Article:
I stopped for coffee on my way to work this morning when I saw my dream overlanding vehicle-a crew cab F-350, DRW, 4x4 with a flatbed pulling out of the lot. Since my family is outgrowing my regular cab rather quickly I've been putting a lot of thought into what will eventually become my DD/expedition vehicle next. A crew cab Super Duty will give me all of what I need-room for kids and dogs in the back and plenty of power and room for hauling. I've only recently been thinking in terms of a flatbed though-I toyed with the idea of putting one on my current truck because of the infamous Super Duty wheel well rust problem, but I can't justify the cost right now. Nevertheless, researching flatbeds has shown me a lot about their utility with regard to work and overland travel. In addition to it's overland duties of hauling kids, dogs, and gear to campsites all over New Jersey, Pennsylvania, New York, and once in a while to Maine, I need a truck that can haul a full cord of green firewood with no sweat. In looking at commercially available flatbeds and work bodies I think I came up with a good compromise. The drawings presented below would not be a completely fabricated "one-off" design, but rather an assembly of off-the-shelf parts with some customizing here and there. I started with the dimensions of the Truck Craft TC-500 aluminum flatbed:
Truck Craft TC-500
I'm thinking that I would source their bed, and though I didn't include it in the drawing, their tailboard (complete with lights, etc...) as well. The cab guard I sort of freestyled-they have cab guards but there were no exact dimensions, so I put together something that would be high enough to allow carrying canoes, kayaks, lumber, etc...on top without worrying about bumping into the roof or cab marker lights. The side and undermount boxes could be sized from just about anywhere. I also thought that it probably wouldn't be that hard to make them easily removable by bolting them from the inside using captive nuts fastened to the underside of the bed. This way you could quickly go to a clean flatbed if the need arose to carry something very large. The box that is mounted directly behind the cab is the toolbox/fuel tank combo that is currently installed in my regular cab. The fuel tank is the second tank of my two tank SVO system. It holds 60 gallons of vegetable oil. The amount of storage in the top is almost negligible so I'm not too concerned about access-all I carry in there now is spare filters and a funnel. On the side you'll see stake pockets which would allow me to insert homemade wooden stake-sides to convert to wood hauling mode. Since the boxes will be mounted flush, they could stay in place with the stake-sides on. With 4' stake-sides I will be able to carry just over a cord and a half with the boxes in place, which is probably enough, considering a cord and a half of green ash weighs over 7,000lbs Back to the matter at hand however, as this is an overlanding site.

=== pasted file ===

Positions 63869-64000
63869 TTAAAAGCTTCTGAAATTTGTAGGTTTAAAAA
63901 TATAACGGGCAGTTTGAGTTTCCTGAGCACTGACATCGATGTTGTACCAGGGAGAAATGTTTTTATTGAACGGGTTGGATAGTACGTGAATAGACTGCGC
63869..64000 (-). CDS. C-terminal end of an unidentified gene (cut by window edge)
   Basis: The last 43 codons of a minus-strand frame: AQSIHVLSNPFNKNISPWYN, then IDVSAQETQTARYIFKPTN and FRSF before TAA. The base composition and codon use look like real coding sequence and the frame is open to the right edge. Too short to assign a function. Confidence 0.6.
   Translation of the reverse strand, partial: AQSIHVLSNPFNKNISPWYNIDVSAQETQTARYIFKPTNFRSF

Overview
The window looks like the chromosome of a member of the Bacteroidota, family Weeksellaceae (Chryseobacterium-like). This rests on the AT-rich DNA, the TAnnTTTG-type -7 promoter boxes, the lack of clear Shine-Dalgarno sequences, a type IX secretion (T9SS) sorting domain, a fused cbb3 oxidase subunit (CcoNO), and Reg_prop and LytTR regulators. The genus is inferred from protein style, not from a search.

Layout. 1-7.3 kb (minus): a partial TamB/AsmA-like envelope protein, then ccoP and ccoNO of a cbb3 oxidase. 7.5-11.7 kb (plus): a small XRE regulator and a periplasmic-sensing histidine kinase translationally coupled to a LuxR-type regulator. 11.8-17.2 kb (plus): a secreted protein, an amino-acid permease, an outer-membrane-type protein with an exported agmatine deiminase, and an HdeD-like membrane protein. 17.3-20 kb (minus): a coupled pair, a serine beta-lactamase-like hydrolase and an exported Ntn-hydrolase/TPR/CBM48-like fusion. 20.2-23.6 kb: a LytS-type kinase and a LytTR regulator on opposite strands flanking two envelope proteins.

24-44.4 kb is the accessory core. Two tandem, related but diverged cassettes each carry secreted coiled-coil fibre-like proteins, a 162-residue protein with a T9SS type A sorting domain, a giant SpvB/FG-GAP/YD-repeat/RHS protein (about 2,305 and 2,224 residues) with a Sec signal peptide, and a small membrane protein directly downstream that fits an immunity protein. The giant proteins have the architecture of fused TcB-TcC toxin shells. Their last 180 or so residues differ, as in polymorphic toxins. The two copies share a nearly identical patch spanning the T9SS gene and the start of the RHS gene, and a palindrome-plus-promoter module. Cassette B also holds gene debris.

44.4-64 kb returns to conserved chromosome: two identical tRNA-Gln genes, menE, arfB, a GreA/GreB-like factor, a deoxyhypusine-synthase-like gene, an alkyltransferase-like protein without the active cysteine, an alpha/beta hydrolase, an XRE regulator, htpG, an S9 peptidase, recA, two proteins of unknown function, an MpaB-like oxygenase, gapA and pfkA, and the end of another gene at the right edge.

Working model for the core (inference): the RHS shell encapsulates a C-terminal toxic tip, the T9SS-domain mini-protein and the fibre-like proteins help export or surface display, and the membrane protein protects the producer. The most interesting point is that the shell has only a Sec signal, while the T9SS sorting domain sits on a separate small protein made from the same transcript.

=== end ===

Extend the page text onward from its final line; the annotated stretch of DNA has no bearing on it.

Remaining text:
Between the four storage boxes, a planned receiver hitch carrier for the rear, the overhead racks, and the ample bed space (I plan to design a removable "tailgate" to go between the boxes) the truck should easily accommodate everything from a weekend of canoeing and camping at the Delaware Water Gap to two weeks of camping and exploring the Great North Woods of Maine. Please give me your feedback on the design: